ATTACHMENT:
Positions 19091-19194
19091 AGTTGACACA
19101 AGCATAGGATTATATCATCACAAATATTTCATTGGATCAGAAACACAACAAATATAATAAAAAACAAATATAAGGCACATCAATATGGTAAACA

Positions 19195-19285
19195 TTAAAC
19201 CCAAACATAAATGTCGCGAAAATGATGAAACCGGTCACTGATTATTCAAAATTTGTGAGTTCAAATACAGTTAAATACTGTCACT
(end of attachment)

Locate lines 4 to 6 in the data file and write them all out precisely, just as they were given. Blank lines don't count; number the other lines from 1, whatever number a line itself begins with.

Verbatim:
Positions 19195-19285
19195 TTAAAC
19201 CCAAACATAAATGTCGCGAAAATGATGAAACCGGTCACTGATTATTCAAAATTTGTGAGTTCAAATACAGTTAAATACTGTCACT